We have received many letters on the subject following Mr. Clarke’s proposition last month to change the tyres on his Volkswagen each 5,000 miles to get even tyre wear when selling the car at 15,000 miles.
Nearly every reader points out that using five tyres (including the spare, of course), changing the wheels round every 3,000 miles will give an even rate of wear when the car is sold. It would need a computer to work out some of the variables in wheel changing and, indeed, Roger North wrote from a bed in Guy’s Hospital to tell us that there are 120 different ways in which five wheels can be arranged.
From Betchworth, Surrey, Richard English writes: “Mr. W. D. J. Clarke, who has, no doubt, given himself quite a headache trying to calculate how to get the best wear from his Volkswagen’s tyres, could have saved himself the trouble. After 15,000 miles it is unlikely that any of the tyres will be more than a quarter worn, even with the briskest motoring. In any case, the tyre wear on Volkswagens is so even that rotation is hardly worth while, even if Mr. Clarke decides to keep his for the 40,000 miles or so usually necessary to wear out a set of VW tyres in normal driving.”
Mr. Barry Hughes, from Edinburgh, remarks: ” I note that both the Michelin and the Pirelli rotations recommended for the Alfa Romeo (on page 8) are notably uneconomical in jacking operations. The Pirelli system requires three separate operations and the Michelin four, plus a pile of bricks when swopping o/s rear with n/s front and vice versa. However I believe that some authorities now consider it inadvisable to change the wheels around at all, on the grounds that there is a rapid rate of wear when a tyre is first placed in a particular position, which steadily decreases with time. The roadholding may also suffer for a few hundred miles after a change round and each wheel will require to be dynamically rebalanced. ” Incidentally, why get a VW at all if a mileage of only 15,000 is proposed? ”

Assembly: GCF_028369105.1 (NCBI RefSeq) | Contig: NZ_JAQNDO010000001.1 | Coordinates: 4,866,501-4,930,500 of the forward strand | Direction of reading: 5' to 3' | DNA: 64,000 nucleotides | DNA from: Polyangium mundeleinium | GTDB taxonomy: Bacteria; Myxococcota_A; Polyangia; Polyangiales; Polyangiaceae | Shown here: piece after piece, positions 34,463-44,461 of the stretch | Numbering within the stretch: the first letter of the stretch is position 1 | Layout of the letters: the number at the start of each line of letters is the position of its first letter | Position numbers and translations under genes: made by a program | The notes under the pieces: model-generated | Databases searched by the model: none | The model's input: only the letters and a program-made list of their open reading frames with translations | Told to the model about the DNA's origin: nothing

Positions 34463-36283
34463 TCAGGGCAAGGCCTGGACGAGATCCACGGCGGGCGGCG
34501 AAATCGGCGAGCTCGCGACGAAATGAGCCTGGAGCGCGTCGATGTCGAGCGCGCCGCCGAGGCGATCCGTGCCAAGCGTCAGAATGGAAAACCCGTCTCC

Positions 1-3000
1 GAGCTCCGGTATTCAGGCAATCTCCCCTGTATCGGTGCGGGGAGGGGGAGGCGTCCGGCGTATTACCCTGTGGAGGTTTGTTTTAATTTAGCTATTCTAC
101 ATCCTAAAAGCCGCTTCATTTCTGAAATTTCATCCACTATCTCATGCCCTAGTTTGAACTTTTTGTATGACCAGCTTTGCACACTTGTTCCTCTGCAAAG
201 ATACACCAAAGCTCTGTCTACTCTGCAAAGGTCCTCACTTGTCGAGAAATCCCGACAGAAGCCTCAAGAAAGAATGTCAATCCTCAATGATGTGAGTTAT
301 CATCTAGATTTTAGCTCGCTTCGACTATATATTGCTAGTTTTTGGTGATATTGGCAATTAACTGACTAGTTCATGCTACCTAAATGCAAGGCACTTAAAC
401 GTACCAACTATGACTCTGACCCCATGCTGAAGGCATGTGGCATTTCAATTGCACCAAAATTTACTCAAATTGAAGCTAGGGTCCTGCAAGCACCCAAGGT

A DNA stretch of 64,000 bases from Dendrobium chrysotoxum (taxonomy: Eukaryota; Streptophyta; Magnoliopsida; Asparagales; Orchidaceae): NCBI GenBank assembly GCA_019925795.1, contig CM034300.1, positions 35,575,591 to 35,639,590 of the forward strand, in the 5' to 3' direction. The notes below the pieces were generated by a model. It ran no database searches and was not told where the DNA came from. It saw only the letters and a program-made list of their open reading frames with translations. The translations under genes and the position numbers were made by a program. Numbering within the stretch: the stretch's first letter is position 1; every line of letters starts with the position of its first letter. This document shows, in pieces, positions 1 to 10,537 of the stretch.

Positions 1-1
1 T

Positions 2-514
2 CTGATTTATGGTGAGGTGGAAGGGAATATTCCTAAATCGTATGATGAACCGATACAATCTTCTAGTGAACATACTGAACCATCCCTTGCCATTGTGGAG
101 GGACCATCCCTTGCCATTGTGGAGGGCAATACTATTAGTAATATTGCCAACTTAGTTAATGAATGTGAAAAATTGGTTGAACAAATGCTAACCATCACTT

Mr. Clarke labelled his wheels A (n/s front), B (o/s front), C (n/s back), D (o/s back) and S (spare). Mr. F. G. Smith from Derby, was quick to point out that using the method recommended in the VW handbook and changing the wheels every 3,000 miles, each tyre would have done 12,000 miles on each corner and 3,000 in the boot when the car was sold. Using the lettering system, the recommended rotation is S to B, B to D, D to A, A to C, and C to S. Mr. Smith adds: ” Manually this is the best labour-saving method of wheel changing, as the car needs to be jacked up only once on each side. Don’t forget to check valve clearances when the rear wheels are removed.”
Dr. C. Casemore, of Barnes, suggests a similar operation which, however, involves two more jacking operations, or else a pile of bricks, though achieving the diagonal changes which take heavier camber wear into account each time the wheels are changed—ideal, possibly, but of no overall benefit. His rota is S to A, A to D, D to B, B to C, and C to S.
Similarly Mr. Nigel Denyer, of Gravesend, suggests a system involving two diagonal changes, this being A to C, C to B, B to S, S to D, and D to A.
Much more simple is Mr. J. K. Milner’s suggestion, from Wimborne, endorsed by Mr. North and Mr. C. J. Burridge of Solihull. They suggest moving each wheel, including the spare, one position round clockwise each 3,000 miles. This is easy to remember, perfectly effective, and does not involve any diagonal changing; even tyre wear is obtained at 15,000 and 30,000 miles, or at 45,000 for the really economical driver.
Like most other readers, Mr. Trevor Davies, of Aberystwyth, favours the Pirelli routine (A to C, C to B, B to S, S to D, D to A) involving three jacking operations to Michelin’s, which calls for four operations and only allows A and D to change each time. In fact, the spare would never be used on A, where in Britain most wear takes place due to camber. Mr. Davies comments that he will change his Michelins diagonally at 15,000 miles, when they are half-worn, to save a lot of trouble, and keep the spare in good condition. There were more letters with other permutations, and a strong feeling too that it is better not to change the wheels at all. The logic is that the front or rear pair will wear faster and that the first replacement equipment will be one new tyre to match the unused spare, later, a new pair will be needed and at least the tyre bills can be spread over a period. Once the spare has been brought into use, there is no need to have a meaty tyre locked up in the boot. If you must rotate your tyres, clockwise (or anti-clockwise) movement seems to serve the purpose very well.—M. L. C.